Dubai bank deposits are likely to increase by up to AED6bn ($1.6bn) this year as the regional unrest spurs investors to move ‘hot money’ to more stable markets, according to a new report.
A report by the think-tank Political Capital Policy Research and Consulting Institute claimed Dubai, and the UAE in general, was likely to witness “a mini-boom” as a result of the regional situation which was sparked in Tunisia in January and has spread across the Middle East and North Africa.
Despite around $160bn being wiped off the region’s main stock markets in the first few weeks of the unrest, the report forecast that Dubai is likely to benefit from an injection of capital into its banking sector this year.
“The UAE is seen as one of the region’s most stable and Dubai banks in particular will likely see an inflow of money. We estimate that deposits will increase by between eight and twelve percent in 2011.”
Latest figures from the UAE Central Bank show that in February around AED50.58bn ($13.7bn) was deposited in banks in the UAE. This means, according to the report predictions, banks could see an injection of up to AED6bn in cash into the system.
“Coupled with higher oil prices, local banks are expected to be able to substantially increase lending,” the report added.
However, the report highlighted the fact that this inflow is likely to be temporary as it will be categorised as ‘hot money’, which will eventually flow back out of the system once the unrest subsidies. “With the regional unrest likely to continue for several months, outward movement of capital is unlikely during 2011,” the report estimated.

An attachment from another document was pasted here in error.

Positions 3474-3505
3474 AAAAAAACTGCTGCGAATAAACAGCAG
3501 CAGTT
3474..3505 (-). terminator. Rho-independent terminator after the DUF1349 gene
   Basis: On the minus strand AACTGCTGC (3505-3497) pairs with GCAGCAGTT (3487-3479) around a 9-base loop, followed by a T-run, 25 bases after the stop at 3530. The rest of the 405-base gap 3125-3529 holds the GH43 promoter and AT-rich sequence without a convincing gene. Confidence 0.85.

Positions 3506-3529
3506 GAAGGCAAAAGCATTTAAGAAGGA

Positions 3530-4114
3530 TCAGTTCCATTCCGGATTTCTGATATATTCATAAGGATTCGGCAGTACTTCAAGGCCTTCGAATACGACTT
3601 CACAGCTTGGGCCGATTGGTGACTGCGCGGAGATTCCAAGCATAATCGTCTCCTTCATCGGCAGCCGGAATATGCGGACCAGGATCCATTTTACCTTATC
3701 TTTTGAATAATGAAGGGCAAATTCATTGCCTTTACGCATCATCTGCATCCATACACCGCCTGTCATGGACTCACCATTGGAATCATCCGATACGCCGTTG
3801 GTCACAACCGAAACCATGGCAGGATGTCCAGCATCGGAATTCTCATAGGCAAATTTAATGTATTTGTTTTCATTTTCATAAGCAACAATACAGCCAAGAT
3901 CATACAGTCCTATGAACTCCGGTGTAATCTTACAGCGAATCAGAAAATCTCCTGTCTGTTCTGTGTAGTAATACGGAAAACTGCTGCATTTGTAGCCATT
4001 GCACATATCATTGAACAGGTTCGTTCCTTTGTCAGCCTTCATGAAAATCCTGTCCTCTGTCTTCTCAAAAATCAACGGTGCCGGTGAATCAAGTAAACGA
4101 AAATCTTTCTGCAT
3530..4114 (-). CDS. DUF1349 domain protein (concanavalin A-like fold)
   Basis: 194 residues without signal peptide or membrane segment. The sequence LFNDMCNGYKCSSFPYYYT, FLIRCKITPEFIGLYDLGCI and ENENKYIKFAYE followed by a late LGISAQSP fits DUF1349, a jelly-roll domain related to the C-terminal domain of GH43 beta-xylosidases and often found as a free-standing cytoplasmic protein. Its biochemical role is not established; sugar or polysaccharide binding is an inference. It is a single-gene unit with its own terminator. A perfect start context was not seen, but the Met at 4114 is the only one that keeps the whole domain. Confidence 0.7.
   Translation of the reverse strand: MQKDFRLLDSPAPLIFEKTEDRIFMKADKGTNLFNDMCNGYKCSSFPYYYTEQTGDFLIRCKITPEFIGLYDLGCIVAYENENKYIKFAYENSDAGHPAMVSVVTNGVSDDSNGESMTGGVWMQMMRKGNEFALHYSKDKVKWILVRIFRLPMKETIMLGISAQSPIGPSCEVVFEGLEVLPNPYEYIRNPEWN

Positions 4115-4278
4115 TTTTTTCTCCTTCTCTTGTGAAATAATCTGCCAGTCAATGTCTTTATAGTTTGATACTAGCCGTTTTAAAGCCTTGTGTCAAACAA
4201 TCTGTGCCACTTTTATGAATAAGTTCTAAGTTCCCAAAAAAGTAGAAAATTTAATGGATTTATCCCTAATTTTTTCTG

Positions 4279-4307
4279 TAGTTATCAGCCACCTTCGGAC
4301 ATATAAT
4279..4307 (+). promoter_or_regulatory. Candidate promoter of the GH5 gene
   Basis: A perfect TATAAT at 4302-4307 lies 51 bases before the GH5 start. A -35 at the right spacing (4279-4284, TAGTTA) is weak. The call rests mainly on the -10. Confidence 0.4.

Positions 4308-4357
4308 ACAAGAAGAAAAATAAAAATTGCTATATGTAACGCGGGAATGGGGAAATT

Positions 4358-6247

Another benefit highlighted by the report was the fact that businesses, especially financial organisations, are likely to look to relocate to Dubai and it estimated that “between 30 and 50 per cent of business that relocate to Dubai will remain on permanent or semi-permanent basis.”
However, on Tuesday a Bahrain government official said no big financial institution is planning to leave Bahrain due to political unrest.
"We confirmed with them that the vast majority of banks are staying, they're all committed to Bahrain, they recognise the business in Bahrain," Boyd Winton, director for financial services at Bahrain's Economic Development Board (EDB) told a news conference.
Winton said only four financial services institutions had told the government they planned to leave. This included two firms who maintained only a representative office with one staff and an asset management company that he said had long planned to leave by the end of the year.
But bankers say lenders will avoid officially closing down their offices and instead will quietly move some staff to Dubai to prevent their relationships with the Bahraini government from being damaged.